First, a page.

Findings

Three themes emerged encapsulating cultural beliefs about family: supporting one another; the importance of togetherness; and disciplining our children. These findings provide culturally tailored resources to support Congolese refugee women and their families upon resettlement optimally.

Research limitations/implications

The authors’ work provides health equity researchers with an opportunity to better understand cultural beliefs among Congolese refugee women. Findings from this study provide an increased understanding of how to provide culturally specific tools to better aid Congolese refugee women and their families upon arrival.

Practical implications

The authors’ research offers insights for health equity researchers seeking to understand the cultural beliefs of Congolese refugee women. The findings contribute to an enhanced understanding of how to provide culturally specific resources better to support Congolese refugee women and their families upon arrival.

Originality/value

The authors verify that, to the best of the authors’ knowledge, the paper was written completely independently, and neither the entire work nor any of its parts have been previously published. The authors confirm that the paper has not been submitted to peer review, nor is in the process of peer reviewing, nor has been accepted for publishing in another journal. The authors confirm that the research in their work is original.

Details

International Journal of Migration, Health and Social Care, vol. ahead-of-print no. ahead-of-print
Type: Research Article
ISSN: 1747-9894

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Article
Publication date: 22 October 2021

Meg E. Evans, Rebecca M. Taylor, Laila McCloud and Katherine Burr

The purpose of this interdisciplinary study is to identify the aspects that faculty, student affairs educators and students indicate as salient for effective mentoring…

Abstract

Purpose

The purpose of this interdisciplinary study is to identify the aspects that faculty, student affairs educators and students indicate as salient for effective mentoring relationships that enhance ethical leadership development.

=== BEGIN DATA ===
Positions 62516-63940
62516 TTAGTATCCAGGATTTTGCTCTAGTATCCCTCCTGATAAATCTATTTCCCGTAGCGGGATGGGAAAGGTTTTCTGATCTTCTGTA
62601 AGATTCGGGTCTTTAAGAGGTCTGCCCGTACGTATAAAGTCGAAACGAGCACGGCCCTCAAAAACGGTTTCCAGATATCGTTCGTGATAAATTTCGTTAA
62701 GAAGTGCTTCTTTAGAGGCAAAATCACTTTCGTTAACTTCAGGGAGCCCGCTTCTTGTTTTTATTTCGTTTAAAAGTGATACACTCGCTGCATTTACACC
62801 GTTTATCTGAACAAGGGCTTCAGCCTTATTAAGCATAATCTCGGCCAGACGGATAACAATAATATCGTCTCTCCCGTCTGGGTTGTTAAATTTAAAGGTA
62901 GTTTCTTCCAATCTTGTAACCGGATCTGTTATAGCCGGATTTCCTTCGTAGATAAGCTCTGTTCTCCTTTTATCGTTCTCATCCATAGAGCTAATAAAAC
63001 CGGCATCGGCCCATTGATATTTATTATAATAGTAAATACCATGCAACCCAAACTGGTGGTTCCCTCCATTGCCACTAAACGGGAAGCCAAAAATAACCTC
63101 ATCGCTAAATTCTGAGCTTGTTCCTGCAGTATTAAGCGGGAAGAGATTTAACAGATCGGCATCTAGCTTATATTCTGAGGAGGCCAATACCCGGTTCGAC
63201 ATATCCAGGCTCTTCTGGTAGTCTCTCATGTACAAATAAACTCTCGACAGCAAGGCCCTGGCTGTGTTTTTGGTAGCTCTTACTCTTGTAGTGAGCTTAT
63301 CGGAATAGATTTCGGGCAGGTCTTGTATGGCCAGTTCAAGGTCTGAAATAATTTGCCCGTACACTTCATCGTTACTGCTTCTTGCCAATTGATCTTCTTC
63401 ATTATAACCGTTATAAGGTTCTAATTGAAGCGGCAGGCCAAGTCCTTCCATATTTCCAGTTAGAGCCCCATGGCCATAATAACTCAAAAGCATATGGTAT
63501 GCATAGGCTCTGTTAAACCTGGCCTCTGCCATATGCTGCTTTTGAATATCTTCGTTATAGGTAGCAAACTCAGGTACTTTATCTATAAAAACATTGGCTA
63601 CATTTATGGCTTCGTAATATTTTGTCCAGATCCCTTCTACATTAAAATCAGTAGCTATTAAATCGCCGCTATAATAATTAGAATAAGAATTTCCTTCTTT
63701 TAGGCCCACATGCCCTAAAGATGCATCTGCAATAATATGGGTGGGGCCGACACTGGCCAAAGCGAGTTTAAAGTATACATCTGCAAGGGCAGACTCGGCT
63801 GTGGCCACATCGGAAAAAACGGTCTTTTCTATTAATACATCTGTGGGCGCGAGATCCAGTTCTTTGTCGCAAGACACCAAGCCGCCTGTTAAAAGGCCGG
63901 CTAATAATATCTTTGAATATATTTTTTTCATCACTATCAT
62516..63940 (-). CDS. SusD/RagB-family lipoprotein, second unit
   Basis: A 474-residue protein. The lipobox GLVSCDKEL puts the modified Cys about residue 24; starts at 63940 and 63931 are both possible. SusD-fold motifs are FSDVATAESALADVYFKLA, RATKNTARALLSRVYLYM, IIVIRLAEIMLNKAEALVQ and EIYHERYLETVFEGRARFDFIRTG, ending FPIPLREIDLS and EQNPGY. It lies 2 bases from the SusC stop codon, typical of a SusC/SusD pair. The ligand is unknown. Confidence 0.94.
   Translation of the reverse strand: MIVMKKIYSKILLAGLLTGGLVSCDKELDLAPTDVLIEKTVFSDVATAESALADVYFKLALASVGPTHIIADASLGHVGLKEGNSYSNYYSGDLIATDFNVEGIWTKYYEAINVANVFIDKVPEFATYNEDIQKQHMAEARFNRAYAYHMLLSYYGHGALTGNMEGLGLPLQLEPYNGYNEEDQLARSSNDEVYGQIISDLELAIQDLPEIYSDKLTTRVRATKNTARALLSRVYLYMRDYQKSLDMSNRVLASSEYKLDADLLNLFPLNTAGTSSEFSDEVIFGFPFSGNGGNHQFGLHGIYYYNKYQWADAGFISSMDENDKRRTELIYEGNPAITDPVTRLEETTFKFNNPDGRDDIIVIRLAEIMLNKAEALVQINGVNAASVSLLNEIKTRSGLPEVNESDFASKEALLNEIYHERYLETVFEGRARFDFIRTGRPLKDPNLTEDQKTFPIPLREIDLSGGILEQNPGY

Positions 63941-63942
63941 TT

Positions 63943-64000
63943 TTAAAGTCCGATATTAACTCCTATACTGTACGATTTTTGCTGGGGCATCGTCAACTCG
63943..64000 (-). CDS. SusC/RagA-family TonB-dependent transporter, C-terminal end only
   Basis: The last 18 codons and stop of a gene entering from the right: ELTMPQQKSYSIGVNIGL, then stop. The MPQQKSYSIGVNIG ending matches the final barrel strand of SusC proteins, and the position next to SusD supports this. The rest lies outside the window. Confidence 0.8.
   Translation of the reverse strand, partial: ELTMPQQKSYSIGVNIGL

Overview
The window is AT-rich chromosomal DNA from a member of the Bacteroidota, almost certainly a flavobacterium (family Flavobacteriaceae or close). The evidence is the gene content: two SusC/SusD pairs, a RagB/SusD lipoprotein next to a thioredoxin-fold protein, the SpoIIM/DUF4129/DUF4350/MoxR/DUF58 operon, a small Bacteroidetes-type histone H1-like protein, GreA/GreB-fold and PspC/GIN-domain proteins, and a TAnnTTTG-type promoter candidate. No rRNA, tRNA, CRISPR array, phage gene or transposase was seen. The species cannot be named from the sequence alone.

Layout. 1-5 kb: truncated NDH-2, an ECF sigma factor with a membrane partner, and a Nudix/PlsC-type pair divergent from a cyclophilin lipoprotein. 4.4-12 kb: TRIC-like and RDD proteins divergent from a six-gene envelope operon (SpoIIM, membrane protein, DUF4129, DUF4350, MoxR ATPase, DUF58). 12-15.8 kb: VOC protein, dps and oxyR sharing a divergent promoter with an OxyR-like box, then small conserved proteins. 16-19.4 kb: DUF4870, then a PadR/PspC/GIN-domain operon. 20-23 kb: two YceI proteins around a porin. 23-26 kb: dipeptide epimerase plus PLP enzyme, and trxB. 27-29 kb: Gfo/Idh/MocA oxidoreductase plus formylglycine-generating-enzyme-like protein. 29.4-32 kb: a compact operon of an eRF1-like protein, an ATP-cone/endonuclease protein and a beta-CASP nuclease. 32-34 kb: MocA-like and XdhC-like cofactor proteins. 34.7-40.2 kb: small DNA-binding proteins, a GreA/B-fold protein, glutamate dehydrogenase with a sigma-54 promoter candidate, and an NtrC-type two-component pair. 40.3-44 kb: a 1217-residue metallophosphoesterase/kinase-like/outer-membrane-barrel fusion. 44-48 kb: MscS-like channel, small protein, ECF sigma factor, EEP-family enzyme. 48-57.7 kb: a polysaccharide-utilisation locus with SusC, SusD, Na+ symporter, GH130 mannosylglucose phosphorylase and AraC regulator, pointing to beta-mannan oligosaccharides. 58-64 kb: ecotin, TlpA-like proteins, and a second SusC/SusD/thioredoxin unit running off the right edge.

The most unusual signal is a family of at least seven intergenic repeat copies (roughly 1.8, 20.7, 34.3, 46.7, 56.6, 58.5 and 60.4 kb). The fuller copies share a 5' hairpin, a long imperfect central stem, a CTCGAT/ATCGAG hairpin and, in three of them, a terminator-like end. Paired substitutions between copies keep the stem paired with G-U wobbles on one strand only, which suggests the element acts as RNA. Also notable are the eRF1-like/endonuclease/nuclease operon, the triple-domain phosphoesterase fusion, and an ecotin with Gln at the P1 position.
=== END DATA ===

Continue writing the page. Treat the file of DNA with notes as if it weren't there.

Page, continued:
Design/methodology/approach

This exploratory qualitative inquiry used the Relational-Ethical-Affective-Dialogic (READ) mentoring model as a framework to examine the experiences of 13 undergraduate mentees and faculty/staff mentors in a formal mentoring program. Each study participant engaged in one semi-structured interview. Researchers coded and analyzed data using the sort and sift, think and shift process identifying power quotes to guide the thematic analysis.

Findings

The data collected in this study revealed insights into the aspects of mentor relationships that both undergraduate mentees and their mentors perceived as contributing to students' ethical leadership development. Salient elements included: (1) relational features of the mentee-mentor dynamic including trust and reciprocity; (2) structural features of the mentoring program including its focus on ethics; and (3) mentoring approaches that were attentive to power and positionality within the mentoring relationship and involved professional judgment about self-disclosure.

Originality/value

This study adds to the literature by exploring effective mentoring for ethical leadership development across disciplines. With colleges and universities serving a vital role in preparing the next generation of leaders for ethical engagement in their democratic and professional roles after graduation, it is imperative to broaden our understanding of how faculty and staff can support students' ethical leadership development.

Details

International Journal of Mentoring and Coaching in Education, vol. 11 no. 2
Type: Research Article
ISSN: 2046-6854